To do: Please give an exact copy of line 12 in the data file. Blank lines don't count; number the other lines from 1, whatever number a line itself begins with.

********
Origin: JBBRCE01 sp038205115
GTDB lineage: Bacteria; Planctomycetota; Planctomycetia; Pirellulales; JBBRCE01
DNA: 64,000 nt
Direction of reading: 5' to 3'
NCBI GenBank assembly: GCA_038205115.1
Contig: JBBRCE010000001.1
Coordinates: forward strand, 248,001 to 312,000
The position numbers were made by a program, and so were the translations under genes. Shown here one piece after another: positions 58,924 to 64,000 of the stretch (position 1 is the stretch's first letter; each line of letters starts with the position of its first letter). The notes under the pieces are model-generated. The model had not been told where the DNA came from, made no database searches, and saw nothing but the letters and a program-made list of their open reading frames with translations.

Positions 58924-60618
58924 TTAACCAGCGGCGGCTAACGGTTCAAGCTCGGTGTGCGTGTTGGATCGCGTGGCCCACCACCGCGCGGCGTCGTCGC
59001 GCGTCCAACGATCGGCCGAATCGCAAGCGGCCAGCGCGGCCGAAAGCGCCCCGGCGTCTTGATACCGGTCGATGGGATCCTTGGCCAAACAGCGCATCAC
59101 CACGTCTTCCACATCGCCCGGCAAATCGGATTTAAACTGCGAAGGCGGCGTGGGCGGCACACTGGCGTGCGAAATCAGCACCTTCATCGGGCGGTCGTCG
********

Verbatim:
59101 CACGTCTTCCACATCGCCCGGCAAATCGGATTTAAACTGCGAAGGCGGCGTGGGCGGCACACTGGCGTGCGAAATCAGCACCTTCATCGGGCGGTCGTCG